SCOTLAND needs full powers over migration to address recruitment challenges in the country, Wellbeing Economy Secretary Neil Gray has said.

His comments came after news emerged that the employment rate in Scotland is now lagging behind the UK average, following a record quarterly dip.

Data from the Office for National Statistics showed the employment rate for those aged 16 to 64 fell in the three months to April to 74.6%, down 1.8% on the previous quarter and below the UK rate of 76%.

There were 2.572 million people in that age group in work over that period.

READ MORE: Alister Jack lists Scotland 'transgressions' in committee clash

Experts at the University of Stirling’s Fraser of Allander Institute say the economic outlook “remains concerning”.

Scotland’s unemployment rate did not change in the last quarter, remaining at 3.1% between February and April this year. This was below the UK unemployment rate of 3.8%.

Wellbeing Economy Secretary Neil Gray welcomed near-record unemployment rates but insisted the economic outlook remains challenging with the ongoing cost-of-living crisis.

He said if Scotland had full powers over migration it could solve the problem of certain industries facing serious issues with recruitment.

Gray said: “The Scottish Government is committed to supporting more people into work – including parents, disabled people and those with health and caring responsibilities – through employability and skills support, high-quality early learning and school age childcare provision, as well as improving access to flexible working.

“We are quickly taking forward the commitments made in the National Strategy for Economic Transformation, including developing a lifetime skills offer for adults, which will ensure future support is targeted at those who need it most.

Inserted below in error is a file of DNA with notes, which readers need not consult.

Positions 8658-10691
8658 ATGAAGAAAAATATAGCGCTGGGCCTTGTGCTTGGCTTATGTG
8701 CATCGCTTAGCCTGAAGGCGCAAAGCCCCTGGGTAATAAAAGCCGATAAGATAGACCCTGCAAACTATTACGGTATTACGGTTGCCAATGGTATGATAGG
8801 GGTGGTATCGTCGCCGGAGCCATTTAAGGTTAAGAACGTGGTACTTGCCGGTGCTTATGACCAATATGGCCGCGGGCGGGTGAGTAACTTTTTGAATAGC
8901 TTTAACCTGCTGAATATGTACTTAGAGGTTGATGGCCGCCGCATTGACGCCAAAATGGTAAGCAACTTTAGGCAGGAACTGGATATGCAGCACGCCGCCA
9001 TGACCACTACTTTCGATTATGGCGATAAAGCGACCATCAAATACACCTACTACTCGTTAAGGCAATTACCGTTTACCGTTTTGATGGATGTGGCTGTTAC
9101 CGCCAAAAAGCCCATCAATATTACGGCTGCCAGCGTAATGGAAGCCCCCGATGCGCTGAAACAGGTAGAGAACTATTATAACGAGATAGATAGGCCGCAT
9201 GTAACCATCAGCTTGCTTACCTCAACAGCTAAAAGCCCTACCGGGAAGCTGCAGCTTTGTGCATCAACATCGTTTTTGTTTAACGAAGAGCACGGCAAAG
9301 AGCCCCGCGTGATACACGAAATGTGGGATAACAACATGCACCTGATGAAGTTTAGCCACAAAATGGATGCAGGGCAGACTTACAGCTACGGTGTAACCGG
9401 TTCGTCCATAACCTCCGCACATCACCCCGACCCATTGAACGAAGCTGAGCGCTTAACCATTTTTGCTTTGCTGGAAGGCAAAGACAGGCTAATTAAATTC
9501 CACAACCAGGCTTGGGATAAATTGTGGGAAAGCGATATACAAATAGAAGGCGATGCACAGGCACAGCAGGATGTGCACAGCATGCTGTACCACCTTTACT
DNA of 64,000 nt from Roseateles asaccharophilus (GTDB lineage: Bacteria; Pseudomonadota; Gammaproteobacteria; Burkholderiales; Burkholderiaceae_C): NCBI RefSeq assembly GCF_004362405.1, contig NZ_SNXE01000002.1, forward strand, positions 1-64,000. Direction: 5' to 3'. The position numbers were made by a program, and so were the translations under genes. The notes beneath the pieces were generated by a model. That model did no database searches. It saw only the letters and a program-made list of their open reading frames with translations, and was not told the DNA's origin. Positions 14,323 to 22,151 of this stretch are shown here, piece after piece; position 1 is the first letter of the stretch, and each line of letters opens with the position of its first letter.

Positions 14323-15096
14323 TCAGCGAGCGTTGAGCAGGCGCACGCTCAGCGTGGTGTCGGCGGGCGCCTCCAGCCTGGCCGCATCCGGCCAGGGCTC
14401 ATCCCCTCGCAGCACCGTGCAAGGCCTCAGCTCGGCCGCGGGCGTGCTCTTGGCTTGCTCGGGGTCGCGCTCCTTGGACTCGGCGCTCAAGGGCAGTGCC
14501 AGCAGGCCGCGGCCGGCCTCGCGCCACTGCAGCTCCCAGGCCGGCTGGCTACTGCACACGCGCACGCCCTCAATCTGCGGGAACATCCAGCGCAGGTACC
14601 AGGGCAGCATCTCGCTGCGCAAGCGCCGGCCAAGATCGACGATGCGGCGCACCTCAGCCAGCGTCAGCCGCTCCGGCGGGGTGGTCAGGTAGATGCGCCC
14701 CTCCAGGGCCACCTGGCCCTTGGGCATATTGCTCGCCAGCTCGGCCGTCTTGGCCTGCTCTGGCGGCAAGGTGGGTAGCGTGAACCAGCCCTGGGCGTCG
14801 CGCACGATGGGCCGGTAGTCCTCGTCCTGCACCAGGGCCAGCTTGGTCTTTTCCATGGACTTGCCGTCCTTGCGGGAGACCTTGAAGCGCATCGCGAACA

“However, with certain industries still facing recruitment challenges, an urgent rethink of UK Government immigration policy is needed to enable increased access to the international labour and skills that Scotland needs for our economy and communities to flourish.

“With full powers over migration, Scotland could boost its workforce and tackle the recruitment challenges, many of which have been caused by the end of free movement and the hard Brexit imposed on Scotland by the UK Government.”

READ MORE: Boris Johnson: Committee 'to find former PM misled Parliament'

The Scottish Trade Union Congress said politicians at Westminster and Holyrood need to “wise up” to the grave challenges facing workers in Scotland.

General Secretary Roz Foyer said: “It’s troubling that, in Scotland, we find a record quarterly dip in employment, down 1.8% and now lagging behind the UK average.

“To add insult to injury, sickness levels have increased, pay is down and average hours worked have risen. Workers are working longer hours, for less money and gradually falling sicker.

“We need an economic model that delivers for workers. That means increased investment in our public services, boosting employment and delivering higher wages for the workforce.”

Professor Stuart McIntyre, of the Fraser of Allander Institute at the University of Strathclyde and Associate Dean (Impact) in the Strathclyde Business School, added: “The significant decline in the employment rate and the associated increase in economic inactivity in the latest data for Scotland suggest that the labour market is weakening in the face of a set of pressing economic challenges.

“It’s too soon to tell where this will go next, and we’ll have to await further data to understand how these wider economic pressures will play out in the labour market, but the outlook remains concerning.”